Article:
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Bénard convection in a slowly rotating penny-shaped cylinder subject to constant heat flux boundary conditions

Lookup NU author(s): Emeritus Professor Andrew Soward



This work is licensed under a Creative Commons Attribution-NonCommercial-NoDerivatives 4.0 International License (CC BY-NC-ND).


We consider axisymmetric Boussinesq convection in a shallow cylinder of radius L and depth H( L), which rotates with angular velocity Ω about its axis of symmetry aligned to the vertical. Constant heat flux boundary conditions, top and bottom, are adopted, for which the onset of instability occurs on a long horizontal length scale provided that Ω issufficiently small. We investigate the nonlinear development by well-established two-scale asymptotic expansion methods. Comparisons of the results with the direct numerical simulations (DNS) of the primitive governing equations are good at sufficiently large Prandtl number σ . As σ is reduced, the finite amplitude range of applicability of the asymptotics reduces in concert. Though the large meridional convective cell, predicted by the DNS, is approximated adequately by the asymptotics, the azimuthal flow fails almost catastrophically, because of significant angular momentum transport at small σ , exacerbated by the cylindrical geometry. To appraise the situation, we propose hybridmethods that build on the meridional streamfunction ψ derived from the asymptotics. With ψ given, we solve the now linear azimuthal equation of motion for the azimuthal velocity v by DNS. Our ‘hybrid’ methods enable us to explain features of the flow at large Rayleigh number, found previously by Oruba et al. (J. Fluid Mech., vol. 812, 2017, pp. 890–904).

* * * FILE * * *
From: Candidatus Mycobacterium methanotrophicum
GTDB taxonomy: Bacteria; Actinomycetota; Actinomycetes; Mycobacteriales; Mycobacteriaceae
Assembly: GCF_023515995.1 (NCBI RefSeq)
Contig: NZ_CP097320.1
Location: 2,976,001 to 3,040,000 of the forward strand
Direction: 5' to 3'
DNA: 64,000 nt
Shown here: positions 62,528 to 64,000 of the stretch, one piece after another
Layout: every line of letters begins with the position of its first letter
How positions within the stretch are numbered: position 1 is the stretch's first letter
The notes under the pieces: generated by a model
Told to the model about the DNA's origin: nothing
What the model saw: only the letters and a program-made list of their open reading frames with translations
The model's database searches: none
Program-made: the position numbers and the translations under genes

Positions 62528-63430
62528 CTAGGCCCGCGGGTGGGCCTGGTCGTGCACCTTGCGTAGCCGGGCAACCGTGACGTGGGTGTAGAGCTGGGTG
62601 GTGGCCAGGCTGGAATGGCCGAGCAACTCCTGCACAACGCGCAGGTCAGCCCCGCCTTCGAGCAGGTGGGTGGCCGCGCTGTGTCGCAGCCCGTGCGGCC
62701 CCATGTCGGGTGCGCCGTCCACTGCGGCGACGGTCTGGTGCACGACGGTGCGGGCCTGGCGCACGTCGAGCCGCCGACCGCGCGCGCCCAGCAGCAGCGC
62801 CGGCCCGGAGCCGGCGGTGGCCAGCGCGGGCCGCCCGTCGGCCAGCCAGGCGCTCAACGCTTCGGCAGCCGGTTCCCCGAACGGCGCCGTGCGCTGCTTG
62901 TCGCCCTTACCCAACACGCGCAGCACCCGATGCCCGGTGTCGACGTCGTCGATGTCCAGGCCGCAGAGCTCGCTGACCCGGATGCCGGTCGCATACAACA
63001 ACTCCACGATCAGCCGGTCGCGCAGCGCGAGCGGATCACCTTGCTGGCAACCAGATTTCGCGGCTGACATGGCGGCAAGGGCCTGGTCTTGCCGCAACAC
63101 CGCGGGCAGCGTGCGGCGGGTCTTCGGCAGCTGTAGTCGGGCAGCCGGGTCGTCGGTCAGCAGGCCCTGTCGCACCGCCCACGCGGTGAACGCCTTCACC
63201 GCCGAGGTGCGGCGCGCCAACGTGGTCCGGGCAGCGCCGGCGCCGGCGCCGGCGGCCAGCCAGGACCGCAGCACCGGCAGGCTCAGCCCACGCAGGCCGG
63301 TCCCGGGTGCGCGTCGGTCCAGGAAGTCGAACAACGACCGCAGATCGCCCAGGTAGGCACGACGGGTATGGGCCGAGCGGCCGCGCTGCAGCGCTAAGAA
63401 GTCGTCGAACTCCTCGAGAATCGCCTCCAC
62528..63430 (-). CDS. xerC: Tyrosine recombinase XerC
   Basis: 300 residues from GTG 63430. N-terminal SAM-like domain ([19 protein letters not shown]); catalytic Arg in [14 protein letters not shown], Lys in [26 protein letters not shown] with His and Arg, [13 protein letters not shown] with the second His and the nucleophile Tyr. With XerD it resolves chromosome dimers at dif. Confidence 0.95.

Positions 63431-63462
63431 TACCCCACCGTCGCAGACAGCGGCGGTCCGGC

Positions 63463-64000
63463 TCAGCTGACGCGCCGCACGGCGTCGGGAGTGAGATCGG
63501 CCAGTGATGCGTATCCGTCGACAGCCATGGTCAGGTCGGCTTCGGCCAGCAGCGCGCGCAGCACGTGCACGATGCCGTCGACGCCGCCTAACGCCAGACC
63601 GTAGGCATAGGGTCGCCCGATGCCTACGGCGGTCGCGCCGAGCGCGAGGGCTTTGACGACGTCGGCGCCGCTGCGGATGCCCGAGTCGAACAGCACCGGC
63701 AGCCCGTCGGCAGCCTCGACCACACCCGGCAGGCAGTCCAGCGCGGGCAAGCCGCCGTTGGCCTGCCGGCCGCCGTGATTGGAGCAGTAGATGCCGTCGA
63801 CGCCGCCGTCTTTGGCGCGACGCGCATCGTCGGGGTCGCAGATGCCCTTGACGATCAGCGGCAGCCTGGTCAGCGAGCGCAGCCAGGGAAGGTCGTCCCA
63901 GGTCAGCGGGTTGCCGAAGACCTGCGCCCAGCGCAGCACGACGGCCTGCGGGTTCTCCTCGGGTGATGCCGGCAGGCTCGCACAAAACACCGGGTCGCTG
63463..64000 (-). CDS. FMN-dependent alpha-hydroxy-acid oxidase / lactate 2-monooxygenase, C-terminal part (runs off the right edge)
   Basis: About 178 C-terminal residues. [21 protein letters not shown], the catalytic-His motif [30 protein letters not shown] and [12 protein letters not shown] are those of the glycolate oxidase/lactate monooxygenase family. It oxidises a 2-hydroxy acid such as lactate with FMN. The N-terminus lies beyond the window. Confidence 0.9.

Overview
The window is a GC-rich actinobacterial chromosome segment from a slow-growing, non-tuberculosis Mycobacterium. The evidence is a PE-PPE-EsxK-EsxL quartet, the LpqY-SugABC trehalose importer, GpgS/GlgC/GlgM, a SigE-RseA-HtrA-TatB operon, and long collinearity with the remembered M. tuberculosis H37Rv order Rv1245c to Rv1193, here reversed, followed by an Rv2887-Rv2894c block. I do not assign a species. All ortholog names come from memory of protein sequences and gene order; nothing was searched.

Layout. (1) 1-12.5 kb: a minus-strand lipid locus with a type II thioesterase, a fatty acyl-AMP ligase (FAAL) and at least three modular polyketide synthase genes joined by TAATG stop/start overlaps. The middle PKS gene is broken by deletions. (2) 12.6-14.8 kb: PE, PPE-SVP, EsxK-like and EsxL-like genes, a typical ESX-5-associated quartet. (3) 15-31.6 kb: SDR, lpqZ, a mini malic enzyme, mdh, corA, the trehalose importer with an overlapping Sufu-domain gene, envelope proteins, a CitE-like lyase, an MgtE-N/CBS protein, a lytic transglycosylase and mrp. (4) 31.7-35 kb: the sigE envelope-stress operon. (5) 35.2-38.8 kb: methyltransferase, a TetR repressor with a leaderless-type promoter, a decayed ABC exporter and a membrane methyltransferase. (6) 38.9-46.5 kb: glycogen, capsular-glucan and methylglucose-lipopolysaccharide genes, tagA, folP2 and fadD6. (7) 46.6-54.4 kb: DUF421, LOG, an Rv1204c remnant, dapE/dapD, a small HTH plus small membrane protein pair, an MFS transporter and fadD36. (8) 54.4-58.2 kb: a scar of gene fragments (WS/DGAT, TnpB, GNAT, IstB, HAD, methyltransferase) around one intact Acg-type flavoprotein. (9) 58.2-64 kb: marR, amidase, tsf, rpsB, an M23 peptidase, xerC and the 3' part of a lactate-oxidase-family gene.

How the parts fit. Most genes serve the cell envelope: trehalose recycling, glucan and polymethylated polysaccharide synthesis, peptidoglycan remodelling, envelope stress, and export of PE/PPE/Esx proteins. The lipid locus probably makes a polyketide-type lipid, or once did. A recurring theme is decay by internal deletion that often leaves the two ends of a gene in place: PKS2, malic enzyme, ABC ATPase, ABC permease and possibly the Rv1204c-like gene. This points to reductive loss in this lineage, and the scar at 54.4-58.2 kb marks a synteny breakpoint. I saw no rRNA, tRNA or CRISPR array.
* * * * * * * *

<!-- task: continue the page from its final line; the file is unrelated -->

Publication metadata

Author(s): Soward AM, Oruba L, Dormy E

Publication type: Article

Publication status: Published

Journal: Journal of Fluid Mechanics

Year: 2022

Volume: 951

Print publication date: 25/11/2022

Online publication date: 02/11/2022

Acceptance date: 26/08/2022

Date deposited: 18/11/2022

ISSN (print): 0022-1120

ISSN (electronic): 1469-7645

Publisher: Cambridge University Press


DOI: 10.1017/jfm.2022.761

ePrints DOI: 10.57711/a12p-qc66


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